Thursday, July 26, 2007

21st century Kabuki

Tradition With A Wry Twist
18th in a Line of Kabuki Masters, Kanzaburo Tries Out a Few Firsts

By Robin Shulman
Washington Post Staff Writer
Thursday, July 26, 2007; C01

NEW YORK-- He is comfortable in chalk-white pancake makeup and lavish silk kimonos. He has mastered specialized styles of Japanese dance. He is an expressive actor, his red-lipped face going cross-eyed and his gestures freezing at moments of high drama.

And taking the stage at the Lincoln Center to play a shyster lecher of a monk, Nakamura Kanzaburo, 18th in a line of Kabuki masters, stands as the very symbol of Kabuki theater's 400 years of tradition.

Then he opens those lips.

"He's a metrosexual!" he says suddenly in an aside onstage.

"He only has a limited high school education," he says of a play's character.

"Who writes this crap?" he asks in his minimal English.

Kanzaburo, it seems, has gone 21st century on Kabuki.

"We want to create new ways of Kabuki," he says in Japanese through a translator while sitting in a midtown Manhattan restaurant, his soft-featured and smooth-shaven countenance well suited for his art's facial demands. Then, he adds, eyebrows raised: "But it has to be successful."

In 2000, he created his company, Heisei Nakamura-za -- which is scheduled to perform two pieces today at the Warner Theatre -- to try to recapture the feel of the earliest years of Kabuki. Back in Edo-period Japan, beginning about 1603, the art form was new and raw and raucous -- and so weird that its very name meant "tilted."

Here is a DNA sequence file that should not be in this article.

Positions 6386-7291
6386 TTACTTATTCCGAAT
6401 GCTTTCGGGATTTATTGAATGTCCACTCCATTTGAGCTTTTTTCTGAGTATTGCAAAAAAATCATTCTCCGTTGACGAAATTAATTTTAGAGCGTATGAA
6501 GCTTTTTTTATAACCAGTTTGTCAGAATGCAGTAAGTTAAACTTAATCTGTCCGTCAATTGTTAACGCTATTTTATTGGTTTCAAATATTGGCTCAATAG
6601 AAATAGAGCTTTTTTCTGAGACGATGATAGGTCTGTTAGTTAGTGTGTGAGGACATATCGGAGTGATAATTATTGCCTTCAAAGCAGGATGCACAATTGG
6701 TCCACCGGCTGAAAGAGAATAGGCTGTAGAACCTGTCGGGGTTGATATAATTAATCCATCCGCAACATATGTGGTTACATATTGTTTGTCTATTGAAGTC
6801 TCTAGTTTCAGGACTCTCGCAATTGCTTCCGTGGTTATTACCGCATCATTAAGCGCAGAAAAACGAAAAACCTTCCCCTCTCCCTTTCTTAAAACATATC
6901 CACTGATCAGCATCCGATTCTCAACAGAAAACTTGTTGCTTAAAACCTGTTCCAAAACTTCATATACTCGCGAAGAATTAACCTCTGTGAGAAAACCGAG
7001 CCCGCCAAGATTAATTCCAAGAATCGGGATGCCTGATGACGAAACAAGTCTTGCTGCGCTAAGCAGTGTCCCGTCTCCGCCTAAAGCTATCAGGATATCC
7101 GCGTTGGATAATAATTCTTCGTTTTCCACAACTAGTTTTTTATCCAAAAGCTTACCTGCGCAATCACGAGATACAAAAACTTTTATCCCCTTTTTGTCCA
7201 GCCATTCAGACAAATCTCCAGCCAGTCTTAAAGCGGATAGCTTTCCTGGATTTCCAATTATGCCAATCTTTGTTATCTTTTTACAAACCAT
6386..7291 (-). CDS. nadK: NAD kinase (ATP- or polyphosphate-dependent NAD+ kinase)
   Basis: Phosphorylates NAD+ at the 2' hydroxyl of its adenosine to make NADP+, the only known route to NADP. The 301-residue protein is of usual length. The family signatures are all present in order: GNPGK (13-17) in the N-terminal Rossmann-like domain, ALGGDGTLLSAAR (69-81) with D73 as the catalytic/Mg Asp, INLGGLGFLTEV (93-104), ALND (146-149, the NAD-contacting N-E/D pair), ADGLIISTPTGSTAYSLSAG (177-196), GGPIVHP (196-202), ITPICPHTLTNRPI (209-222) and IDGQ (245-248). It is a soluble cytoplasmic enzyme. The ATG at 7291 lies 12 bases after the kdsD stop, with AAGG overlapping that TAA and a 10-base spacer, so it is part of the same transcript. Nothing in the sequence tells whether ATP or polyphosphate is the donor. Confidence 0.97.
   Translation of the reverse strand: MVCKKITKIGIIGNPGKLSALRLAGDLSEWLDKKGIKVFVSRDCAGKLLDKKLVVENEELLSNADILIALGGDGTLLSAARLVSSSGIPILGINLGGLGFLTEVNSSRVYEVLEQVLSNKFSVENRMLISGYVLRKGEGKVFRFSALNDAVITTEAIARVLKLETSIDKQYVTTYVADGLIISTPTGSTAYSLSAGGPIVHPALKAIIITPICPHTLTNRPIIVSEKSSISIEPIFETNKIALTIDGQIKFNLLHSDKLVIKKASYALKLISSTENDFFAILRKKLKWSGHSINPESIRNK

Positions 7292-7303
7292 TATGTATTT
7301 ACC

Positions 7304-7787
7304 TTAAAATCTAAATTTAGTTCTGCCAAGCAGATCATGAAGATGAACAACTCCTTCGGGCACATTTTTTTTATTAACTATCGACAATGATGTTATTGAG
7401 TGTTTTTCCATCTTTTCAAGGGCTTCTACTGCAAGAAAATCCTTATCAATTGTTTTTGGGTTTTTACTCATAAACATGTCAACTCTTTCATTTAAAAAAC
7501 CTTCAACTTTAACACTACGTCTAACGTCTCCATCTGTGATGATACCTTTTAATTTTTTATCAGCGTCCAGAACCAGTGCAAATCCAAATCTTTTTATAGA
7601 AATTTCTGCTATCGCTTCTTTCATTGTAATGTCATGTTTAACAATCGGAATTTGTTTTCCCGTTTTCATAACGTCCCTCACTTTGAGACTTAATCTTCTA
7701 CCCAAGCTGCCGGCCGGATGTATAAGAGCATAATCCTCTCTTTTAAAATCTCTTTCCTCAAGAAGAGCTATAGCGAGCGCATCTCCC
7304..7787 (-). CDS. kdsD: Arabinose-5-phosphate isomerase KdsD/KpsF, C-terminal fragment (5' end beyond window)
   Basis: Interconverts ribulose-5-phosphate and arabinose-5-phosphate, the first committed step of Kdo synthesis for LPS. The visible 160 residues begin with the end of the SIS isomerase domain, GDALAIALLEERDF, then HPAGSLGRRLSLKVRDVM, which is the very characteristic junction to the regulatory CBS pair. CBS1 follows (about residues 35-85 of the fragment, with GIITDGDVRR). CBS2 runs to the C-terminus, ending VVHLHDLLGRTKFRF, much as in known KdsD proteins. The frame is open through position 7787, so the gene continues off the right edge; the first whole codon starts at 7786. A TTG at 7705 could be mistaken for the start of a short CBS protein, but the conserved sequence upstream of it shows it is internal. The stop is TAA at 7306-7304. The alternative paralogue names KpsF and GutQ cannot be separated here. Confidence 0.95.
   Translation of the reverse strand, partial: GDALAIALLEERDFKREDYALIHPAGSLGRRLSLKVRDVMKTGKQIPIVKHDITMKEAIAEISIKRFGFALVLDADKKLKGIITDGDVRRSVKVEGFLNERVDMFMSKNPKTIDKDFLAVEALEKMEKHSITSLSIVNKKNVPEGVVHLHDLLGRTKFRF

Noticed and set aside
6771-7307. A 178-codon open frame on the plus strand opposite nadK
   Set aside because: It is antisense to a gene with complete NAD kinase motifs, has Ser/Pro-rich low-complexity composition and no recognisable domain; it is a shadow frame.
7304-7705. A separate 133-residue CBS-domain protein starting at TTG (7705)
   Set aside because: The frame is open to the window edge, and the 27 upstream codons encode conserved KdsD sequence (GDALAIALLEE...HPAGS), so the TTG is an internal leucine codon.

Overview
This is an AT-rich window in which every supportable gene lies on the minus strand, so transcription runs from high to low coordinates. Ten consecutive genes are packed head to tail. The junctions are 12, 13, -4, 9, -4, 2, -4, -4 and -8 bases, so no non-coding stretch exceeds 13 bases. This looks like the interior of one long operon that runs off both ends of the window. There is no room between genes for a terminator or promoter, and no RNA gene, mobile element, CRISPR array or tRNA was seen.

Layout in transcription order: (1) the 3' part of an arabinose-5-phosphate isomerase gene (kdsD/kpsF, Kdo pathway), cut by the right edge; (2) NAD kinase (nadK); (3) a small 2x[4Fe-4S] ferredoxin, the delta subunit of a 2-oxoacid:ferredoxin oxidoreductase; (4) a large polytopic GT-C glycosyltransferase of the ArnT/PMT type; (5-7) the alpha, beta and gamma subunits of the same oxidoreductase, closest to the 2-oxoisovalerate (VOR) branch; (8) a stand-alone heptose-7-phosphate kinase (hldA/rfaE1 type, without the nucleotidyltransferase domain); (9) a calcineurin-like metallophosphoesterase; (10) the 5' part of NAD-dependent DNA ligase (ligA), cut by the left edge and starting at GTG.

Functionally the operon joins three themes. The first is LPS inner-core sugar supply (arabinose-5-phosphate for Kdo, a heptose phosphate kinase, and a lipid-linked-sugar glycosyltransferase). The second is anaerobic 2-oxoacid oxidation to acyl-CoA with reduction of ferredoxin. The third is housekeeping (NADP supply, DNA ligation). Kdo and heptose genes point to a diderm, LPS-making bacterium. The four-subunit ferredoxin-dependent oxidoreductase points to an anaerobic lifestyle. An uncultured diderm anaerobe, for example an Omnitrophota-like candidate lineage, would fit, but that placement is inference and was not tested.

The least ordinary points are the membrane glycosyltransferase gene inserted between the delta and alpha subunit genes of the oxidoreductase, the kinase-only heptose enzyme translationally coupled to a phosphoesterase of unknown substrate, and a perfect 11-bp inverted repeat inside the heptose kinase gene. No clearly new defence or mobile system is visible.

Kanzaburo and his director, Kushida Kazuyoshi, infuse the classics with contemporary details to re-create that edginess of centuries ago. By doing so, they hope to appeal to the generation of Japan's vid-kids reared on Hollywood films and anime.

The tradition of Kabuki is innovation, Kanzaburo likes to say. But the other tradition of that early, populist Kabuki is scorn from upper-caste tastemakers. Kanzaburo, 52, has faced such criticism.

Still, he continues to perform at Kabuki-za, the venerated Tokyo theater that shows unadulterated productions of the classics. And he teaches his two sons with the same orthodoxy that his father taught him.

The Kanzaburo dynasty dates to the 18th century, when three major theaters dominated Edo (now Tokyo), including the original Nakamura-za, run by the first Nakamura Kanzaburo.

Nakamura Kanzaburo XVIII made his stage debut at age 4, after learning from his father, who was just beginning to export Kabuki after the neglect and isolation of World War II. Nakamura Kanzaburo XVII first performed in the United States in 1960, when Japanese-American relations were frayed. "Love, love, love," legend says Greta Garbo telegraphed after the performance.